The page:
On 24 April 2023, the Pensions Regulator (TPR) published important new DB trustee guidance on leveraged liability driven investment (LDI) designed to address issues arising out of the September/ October 2022 gilt market volatility. Here we summarise the key actions and main points.
TPR’s LDI guidance
TPR’s latest LDI guidance follows the Bank of England’s Financial Policy Committee’s 29 March 2023 statement (see the Insight produced by our colleagues in the Gateley Legal pensions team). It replaces TPR’s October 2022 statement and November 2022 guidance (see Gateley’s Insight).
LDI within the investment strategy
This part of the guidance helpfully pulls together how trustees’ existing investment duties should operate in the context of LDI. Trustees must be clear on where LDI fits within a scheme’s investment strategy, reviewing the strategy regularly and after significant changes. The guidance sets out certain factors that trustees should consider when considering this. Changes to the investment strategy should be documented.
Knowledge and understanding
Trustees must have adequate knowledge and understanding of LDI, when to take advice and which investment activities can or must be delegated. Advisers will be able to assist with any training needs.
Trustees must set, operate, and maintain a “collateral buffer”, a reserve which can be used by the fund manager if additional collateral is required when market conditions change. Both an “operational buffer” for day-to-day fluctuations and a “market stress” buffer for ‘severe market stress’ are needed to maintain resilience.
TPR has adopted the Financial Policy Committee’s recommended market stress buffer of at least 250 basis points – this “should be maintained in normal times but can be drawn upon in periods of stress”.
The market stress buffer should be capable of being replenished within five days (if longer, a larger buffer may be needed). A larger market stress buffer may be needed at other times as well – for example, if the assets held are more volatile than those typically held in a buffer.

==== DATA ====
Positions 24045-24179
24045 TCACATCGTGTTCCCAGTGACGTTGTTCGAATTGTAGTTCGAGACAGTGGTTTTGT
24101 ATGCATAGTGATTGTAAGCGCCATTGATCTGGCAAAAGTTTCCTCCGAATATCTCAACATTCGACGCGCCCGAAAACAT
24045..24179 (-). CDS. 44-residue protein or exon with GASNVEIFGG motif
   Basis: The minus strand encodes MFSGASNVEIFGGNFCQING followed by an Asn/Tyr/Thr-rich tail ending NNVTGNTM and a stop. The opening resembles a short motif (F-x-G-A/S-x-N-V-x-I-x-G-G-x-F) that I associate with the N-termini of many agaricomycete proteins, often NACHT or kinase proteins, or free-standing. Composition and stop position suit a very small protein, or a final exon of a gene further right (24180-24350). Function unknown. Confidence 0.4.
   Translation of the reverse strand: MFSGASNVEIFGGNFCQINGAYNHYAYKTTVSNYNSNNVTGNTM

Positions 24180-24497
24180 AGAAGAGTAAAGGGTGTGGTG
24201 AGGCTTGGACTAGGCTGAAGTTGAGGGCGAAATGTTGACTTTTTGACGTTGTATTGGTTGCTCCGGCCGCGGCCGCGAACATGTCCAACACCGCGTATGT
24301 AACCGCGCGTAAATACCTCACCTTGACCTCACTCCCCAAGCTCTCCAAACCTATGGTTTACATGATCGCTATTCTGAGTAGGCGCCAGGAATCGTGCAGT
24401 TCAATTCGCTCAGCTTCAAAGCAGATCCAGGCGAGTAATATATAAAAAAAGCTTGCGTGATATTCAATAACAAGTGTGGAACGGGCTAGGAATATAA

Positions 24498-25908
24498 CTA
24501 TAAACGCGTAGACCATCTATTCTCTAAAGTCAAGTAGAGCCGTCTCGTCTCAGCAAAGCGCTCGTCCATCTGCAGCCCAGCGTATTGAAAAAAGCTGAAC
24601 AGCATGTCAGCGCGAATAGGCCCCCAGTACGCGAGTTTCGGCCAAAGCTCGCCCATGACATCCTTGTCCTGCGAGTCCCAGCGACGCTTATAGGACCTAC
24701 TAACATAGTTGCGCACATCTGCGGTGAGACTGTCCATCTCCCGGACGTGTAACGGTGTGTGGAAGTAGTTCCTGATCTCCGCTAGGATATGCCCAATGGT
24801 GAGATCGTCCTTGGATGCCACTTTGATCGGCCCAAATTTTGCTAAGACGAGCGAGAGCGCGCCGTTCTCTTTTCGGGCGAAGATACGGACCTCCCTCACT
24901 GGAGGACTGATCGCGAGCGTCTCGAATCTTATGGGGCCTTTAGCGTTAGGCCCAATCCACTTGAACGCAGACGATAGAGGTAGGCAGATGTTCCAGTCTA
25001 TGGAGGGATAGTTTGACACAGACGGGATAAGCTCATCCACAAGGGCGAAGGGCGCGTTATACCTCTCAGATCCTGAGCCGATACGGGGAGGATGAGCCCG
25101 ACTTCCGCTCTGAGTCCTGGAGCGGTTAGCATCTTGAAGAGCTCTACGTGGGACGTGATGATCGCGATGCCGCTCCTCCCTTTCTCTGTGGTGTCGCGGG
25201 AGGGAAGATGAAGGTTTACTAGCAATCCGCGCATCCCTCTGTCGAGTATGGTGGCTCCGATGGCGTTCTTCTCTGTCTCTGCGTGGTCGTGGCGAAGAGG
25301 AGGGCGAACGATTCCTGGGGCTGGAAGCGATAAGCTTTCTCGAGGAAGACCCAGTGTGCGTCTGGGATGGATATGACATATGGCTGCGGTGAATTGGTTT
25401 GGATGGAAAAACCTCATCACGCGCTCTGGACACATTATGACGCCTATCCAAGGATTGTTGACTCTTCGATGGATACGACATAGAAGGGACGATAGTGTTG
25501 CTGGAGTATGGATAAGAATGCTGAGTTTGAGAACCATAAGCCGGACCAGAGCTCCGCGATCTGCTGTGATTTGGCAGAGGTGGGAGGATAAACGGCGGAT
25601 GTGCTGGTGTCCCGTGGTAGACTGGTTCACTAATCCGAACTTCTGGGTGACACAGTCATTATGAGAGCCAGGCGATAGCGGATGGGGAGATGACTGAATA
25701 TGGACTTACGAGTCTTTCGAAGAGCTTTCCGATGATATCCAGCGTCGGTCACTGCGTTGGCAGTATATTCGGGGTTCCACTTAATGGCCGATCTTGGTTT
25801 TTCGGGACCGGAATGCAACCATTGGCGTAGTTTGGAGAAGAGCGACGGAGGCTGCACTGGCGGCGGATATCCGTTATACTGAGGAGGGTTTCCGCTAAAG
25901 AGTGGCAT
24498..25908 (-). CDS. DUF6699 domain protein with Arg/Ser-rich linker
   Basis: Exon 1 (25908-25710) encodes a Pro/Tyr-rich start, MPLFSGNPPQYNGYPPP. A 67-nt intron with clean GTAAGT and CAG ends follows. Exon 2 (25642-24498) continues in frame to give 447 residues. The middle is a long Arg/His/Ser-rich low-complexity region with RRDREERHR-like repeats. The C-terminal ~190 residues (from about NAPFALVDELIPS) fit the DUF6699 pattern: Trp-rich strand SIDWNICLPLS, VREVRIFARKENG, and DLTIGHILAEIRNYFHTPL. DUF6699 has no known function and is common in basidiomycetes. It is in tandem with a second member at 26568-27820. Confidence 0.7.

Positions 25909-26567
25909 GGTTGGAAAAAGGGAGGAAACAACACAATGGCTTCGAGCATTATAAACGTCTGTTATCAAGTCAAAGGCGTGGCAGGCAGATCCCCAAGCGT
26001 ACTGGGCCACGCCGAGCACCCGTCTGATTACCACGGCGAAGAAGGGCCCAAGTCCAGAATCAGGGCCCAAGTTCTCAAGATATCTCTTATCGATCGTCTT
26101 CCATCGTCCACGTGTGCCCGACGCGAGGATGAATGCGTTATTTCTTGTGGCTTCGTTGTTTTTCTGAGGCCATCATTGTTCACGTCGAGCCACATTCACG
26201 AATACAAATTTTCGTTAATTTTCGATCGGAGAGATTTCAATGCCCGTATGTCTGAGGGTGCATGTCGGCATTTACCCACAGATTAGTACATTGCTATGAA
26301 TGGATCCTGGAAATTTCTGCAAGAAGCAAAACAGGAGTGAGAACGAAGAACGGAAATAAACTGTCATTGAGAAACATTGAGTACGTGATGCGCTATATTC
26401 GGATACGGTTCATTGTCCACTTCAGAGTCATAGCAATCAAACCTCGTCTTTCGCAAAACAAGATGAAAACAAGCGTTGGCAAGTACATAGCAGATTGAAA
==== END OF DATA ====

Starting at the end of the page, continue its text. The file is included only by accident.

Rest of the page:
The market stress buffer operates in addition to the operational buffer – for example, if the former is 250 basis points and the latter 100, the total buffer will be 350 basis points.
The trustees need to satisfy themselves as to the adequacy of the buffer and its operational effectiveness. Pointers are provided by TPR on assessing the appropriateness of the buffers.
Maintaining the buffer
Trustees need to understand when ‘cash calls’ may be made to maintain the buffer, how these will be met and document the processes. Relevant considerations for which assets should be held in the buffer include selling time, and the impact of stressed market conditions on the liquidity, availability, and value of the asset.
There should be sound and regular (perhaps annually or triennially) testing for resilience, particularly in respect of collateral. Testing should also be carried out after significant funding, investment, or market condition changes.
Although the LDI managers will formulate these tests, trustees need to satisfy themselves that they are sound and that they understand the risks. The test results should be documented with any concerns identified subsequently addressed.
The guidance covers the two ways in which resilience testing can be carried out: (1) considering performance under different scenarios relevant to the investment strategy and vulnerabilities; and (2) ascertaining the market movement size needed before a particular event would happen such as a call to replenish the buffer.
LDI resilience needs to be monitored. Trustees will need to liaise with advisers to ensure that they have appropriate oversight of the monitoring that LDI managers carry out. TPR’s guidance provides useful examples of the type of information that trustees may find helpful in this regard:
- the value of LDI assets
- the value of the assets available to meet cash calls
- the value and liquidity of assets earmarked for cash calls
- the size of the operational and market stress buffers and how these compare to recent and long-term market volatility
- the size of market movement which needs to take place before the next collateral calls would need to be made, and how large these calls would be
- if any collateral calls have been made – which assets were sold, the price achieved for these assets, and how the processes performed – for example the time taken to meet the cash call
- whether hedging has been lost or reduced during the reporting period, and the impact of this
- reminders of the timelines for meeting cash calls to LDI arrangements
- reminders of the dealing cycles of assets identified to meet cash calls.
In addition to the regular cycles of reporting, trustees may need to ask that information is provided when specific triggers are met and when markets behave unusually.
Trustees need to make sure that:
- the scheme has appropriate governance and operational processes to effectively manage the scheme’s LDI reflective of the investment governance model adopted and the services that advisers/ managers provide; and
- that the processes are suitably documented and periodically reviewed.